. . .

Owen’s 7 vol. commentary on Hebrews is great. I have the books and have found them very useful.  He is exhaustive, approaching the text from many angles.

. . .

Thank you for doing this. I’ve been hoping for Owen for some time. I’m certain that this should be a big hit, and I am excited for Hebrews.

. . .

I am EATING UP all the Puritan materials that have gone Pre-Pub the last few months. I’ve got $1,400 worth of Pre-Pubs right now. Go Logos! Still looking forward to Owen’s Hebrews commentary, and hopefully John Gill’s commentary, more puritan works, etc.

In my original blog post I said, “If there is enough interest in Owen’s works, we’ll eventually put his 7-volume Hebrews commentary up on Pre-Pub as well.”

We’re glad to report that you can now place your pre-order for Owen’s 7-volume, 4,000-page, 2,000,000-word Exposition of the Epistle to the Hebrews.

Learning Greek Just Got a Little Easier

As many Bible college and seminary students (and teachers!) can attest, learning Greek can be a challenging task. “It’s Greek to me!” hasn’t become a well-known expression without good reason.

One of our goals here at Logos is to facilitate learning and using the original languages. We offer a huge number of Hebrew and Greek resources. But as helpful and essential as grammars are for learning Greek, reading books isn’t enough for many students. They need to hear it and speak it to get it to stick.

We introduced our Greek Pronunciation Addin a couple of years ago (a Hebrew Pronunciation Addin is on Pre-Pub). It’s included in Scholar’s, Silver, and Gold and is also available for individual sale. The addin allows students to reinforce standard pronunciations, but only for lemmas (the dictionary form) and only one word at a time.

Learning the proper pronunciation for inflected forms involves a little more guesswork, especially for students learning Greek on their own without the help of an instructor.

With the new Greek Audio Bible, you can now hear Professor John Schwandt read any passage in the Greek New Testament. Simply enter a passage, and click play. The blue arrow will move with the audio to help you follow along in your Greek New Testament. If the normal reading speed is too fast, you can adjust it to slow or slower.

This is sure to be a helpful tool for beginner and intermediate Greek students.

Find out more at the product page, or see it in action in this video demonstration.

Free Downloads, Applications, and More!

We offer several free tools and applications in addition to our Libronix engine and decided that it was time to put them all together in one easy-to-access place.

If you’re relatively new to Logos, you may not know about things like NoteScraps, Shibboleth, Global Bible Reader, RefTagger, our Bible Widget, or the What the Bible Says About website.

Head over to http://www.logos.com/downloads and check them out.

Why a Print Magazine?

I believe in electronic publishing.

For ease of use, searchability, and fast distribution, there’s nothing better than pure data. So why is Logos Bible Software launching Bible Study Magazine as a paper product? To reach even more people with the excitement and encouragement of Bible study.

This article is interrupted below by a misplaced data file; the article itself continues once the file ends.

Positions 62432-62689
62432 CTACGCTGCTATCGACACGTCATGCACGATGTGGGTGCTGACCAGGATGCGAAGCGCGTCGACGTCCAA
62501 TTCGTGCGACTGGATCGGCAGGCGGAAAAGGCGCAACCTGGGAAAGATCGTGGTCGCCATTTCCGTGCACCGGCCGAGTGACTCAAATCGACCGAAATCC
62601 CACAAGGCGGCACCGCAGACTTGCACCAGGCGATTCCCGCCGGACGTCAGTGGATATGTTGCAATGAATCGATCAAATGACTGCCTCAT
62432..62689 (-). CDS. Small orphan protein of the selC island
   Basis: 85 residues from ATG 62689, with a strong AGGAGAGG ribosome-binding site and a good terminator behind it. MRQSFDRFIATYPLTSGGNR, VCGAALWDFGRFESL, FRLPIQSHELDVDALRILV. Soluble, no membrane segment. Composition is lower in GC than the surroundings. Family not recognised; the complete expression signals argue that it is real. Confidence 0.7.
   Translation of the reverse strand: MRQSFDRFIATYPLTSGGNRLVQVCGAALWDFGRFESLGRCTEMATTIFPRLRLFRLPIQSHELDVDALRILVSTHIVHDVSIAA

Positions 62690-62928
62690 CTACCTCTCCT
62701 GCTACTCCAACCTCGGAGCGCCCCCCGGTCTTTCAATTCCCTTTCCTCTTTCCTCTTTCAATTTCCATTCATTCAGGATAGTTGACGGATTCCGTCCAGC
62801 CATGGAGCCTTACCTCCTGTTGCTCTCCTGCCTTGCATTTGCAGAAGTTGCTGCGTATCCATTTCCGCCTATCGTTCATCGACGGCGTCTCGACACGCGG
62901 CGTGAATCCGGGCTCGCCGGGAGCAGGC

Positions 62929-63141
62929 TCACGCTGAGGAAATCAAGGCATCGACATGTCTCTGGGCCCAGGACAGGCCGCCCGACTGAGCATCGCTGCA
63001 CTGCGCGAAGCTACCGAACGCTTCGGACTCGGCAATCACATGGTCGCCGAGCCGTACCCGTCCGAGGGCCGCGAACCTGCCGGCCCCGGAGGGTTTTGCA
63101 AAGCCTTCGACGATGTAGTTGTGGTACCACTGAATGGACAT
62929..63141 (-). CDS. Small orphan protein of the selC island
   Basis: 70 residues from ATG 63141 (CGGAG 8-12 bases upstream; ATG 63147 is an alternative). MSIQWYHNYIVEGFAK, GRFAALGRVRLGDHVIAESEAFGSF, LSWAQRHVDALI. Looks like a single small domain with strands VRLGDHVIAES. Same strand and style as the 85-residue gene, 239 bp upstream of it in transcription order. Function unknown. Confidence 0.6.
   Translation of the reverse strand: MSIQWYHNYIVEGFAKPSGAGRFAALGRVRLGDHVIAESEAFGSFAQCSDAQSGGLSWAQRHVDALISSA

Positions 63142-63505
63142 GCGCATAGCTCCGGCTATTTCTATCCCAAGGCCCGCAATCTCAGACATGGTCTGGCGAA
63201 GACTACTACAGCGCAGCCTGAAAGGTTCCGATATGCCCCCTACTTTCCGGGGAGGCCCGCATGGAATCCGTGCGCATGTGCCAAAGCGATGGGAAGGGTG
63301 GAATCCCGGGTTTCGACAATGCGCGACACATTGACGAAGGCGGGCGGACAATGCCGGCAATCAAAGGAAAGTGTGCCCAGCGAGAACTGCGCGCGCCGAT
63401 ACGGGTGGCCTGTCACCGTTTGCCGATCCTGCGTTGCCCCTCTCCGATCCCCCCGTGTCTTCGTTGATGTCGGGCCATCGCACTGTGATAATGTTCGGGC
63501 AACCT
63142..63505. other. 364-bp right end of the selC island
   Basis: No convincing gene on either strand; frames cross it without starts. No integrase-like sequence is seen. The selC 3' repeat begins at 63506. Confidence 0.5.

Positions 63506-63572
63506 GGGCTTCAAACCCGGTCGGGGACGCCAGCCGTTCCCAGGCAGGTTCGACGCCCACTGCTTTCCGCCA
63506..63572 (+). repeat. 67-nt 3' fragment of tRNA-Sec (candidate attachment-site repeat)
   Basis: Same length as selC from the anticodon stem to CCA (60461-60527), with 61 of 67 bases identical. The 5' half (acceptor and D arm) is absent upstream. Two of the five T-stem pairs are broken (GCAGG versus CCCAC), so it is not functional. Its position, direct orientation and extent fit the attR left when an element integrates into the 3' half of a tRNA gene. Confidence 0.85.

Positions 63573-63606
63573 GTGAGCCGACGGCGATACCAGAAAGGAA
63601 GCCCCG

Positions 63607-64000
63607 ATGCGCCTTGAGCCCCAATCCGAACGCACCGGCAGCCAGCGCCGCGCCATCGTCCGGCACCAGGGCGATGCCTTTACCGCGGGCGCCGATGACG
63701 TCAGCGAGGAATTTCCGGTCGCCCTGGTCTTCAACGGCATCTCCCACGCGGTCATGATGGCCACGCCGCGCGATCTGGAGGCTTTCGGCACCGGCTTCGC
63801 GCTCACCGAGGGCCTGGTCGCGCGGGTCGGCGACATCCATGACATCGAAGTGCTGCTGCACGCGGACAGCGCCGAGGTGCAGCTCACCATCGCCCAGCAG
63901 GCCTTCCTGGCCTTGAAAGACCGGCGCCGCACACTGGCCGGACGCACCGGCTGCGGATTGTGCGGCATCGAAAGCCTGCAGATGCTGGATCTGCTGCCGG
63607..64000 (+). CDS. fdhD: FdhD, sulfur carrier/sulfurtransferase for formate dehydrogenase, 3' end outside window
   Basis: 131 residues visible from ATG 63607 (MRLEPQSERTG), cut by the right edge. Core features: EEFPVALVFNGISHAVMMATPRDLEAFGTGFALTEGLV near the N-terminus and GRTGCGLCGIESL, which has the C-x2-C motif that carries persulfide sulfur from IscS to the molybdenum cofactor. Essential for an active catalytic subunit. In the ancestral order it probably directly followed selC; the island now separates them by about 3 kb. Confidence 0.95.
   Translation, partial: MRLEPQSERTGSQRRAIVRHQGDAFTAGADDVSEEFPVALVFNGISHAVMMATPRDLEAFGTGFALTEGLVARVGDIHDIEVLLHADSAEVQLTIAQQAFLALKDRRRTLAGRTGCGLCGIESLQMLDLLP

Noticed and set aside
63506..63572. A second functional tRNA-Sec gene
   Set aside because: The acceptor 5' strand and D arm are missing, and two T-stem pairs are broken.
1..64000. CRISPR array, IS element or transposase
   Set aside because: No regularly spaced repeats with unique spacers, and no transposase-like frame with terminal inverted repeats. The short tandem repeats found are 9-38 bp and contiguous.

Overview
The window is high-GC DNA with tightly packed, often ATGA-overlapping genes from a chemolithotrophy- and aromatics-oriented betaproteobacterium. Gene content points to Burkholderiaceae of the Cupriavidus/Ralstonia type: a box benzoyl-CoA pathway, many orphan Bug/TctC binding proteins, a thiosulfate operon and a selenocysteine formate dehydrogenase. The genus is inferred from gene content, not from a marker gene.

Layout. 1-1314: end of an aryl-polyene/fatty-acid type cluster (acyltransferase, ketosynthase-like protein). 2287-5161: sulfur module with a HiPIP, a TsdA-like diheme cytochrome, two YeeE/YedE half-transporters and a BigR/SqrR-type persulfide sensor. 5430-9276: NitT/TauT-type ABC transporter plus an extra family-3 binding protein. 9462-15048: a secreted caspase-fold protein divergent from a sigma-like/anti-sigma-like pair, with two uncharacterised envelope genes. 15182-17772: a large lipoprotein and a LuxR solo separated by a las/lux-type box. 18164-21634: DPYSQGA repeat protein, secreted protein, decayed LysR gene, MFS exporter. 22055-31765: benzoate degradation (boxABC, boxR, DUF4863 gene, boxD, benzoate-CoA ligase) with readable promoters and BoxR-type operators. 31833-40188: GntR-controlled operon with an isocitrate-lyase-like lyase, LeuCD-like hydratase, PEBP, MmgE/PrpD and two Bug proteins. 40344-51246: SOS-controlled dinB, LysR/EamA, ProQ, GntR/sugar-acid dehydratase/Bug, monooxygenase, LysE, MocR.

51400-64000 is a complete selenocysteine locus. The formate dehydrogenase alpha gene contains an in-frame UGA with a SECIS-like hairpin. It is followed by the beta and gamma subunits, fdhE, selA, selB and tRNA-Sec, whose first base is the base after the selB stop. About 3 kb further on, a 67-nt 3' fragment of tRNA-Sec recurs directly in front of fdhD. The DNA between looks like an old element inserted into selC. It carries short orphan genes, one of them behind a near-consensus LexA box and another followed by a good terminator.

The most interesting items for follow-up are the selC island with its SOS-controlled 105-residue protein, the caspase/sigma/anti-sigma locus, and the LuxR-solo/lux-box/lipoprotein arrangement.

Paper isn’t dead. And while more and more people are discovering that it’s an awkward format for a ten volume Greek lexicon, it still remains a very attractive, portable, friendly, accessible, and bathroom-compatible format for browsing.

When I use electronic media, I’m on a mission to search and retrieve answers. And it’s great—I get answers quickly. But when I pick up a magazine, I find myself exposed to new information and new ideas. The layout and format draw me into stories I would never have searched for. I use my keyboard to look things up; magazines expand the world of things I want to know about.

The world of Bible study is bigger than looking up verses or doing a word study. Our goal with Bible Study Magazine is to expand your horizons. We want to introduce both the person in the pulpit and in the pew to topics, ideas, and tools for better Bible study.

For searching the writings of the Apostolic Fathers, there’s no better tool than Logos Bible Software. To introduce someone who’s never thought of them to the Fathers and explain how their writings can illuminate our Bible study and encourage us in our faith? That’s a job for Bible Study Magazine.

For the digerati among us who’ve given up on print and read everything from a screen, we’ll eventually have the magazine content available electronically for Logos Bible Software. In the meantime, though, we hope to use the power of print to reach a new and larger audience whose horizons we can expand and whose curiosity we can pique.

I know you are interested in Bible study, and I am confident you’ll find Bible Study Magazine well worth the subscription price. But I think an even better investment is to take a bundle subscription for your church or small group. We all know people who know they should spend more time in the Word, but who haven’t experienced the joy of digging deeper. Bible Study Magazine is designed to engage their interest, to make it easy to get started, and to expose them to the excitement of discovery in and around God’s Word.

We can make it as easy as picking up a magazine.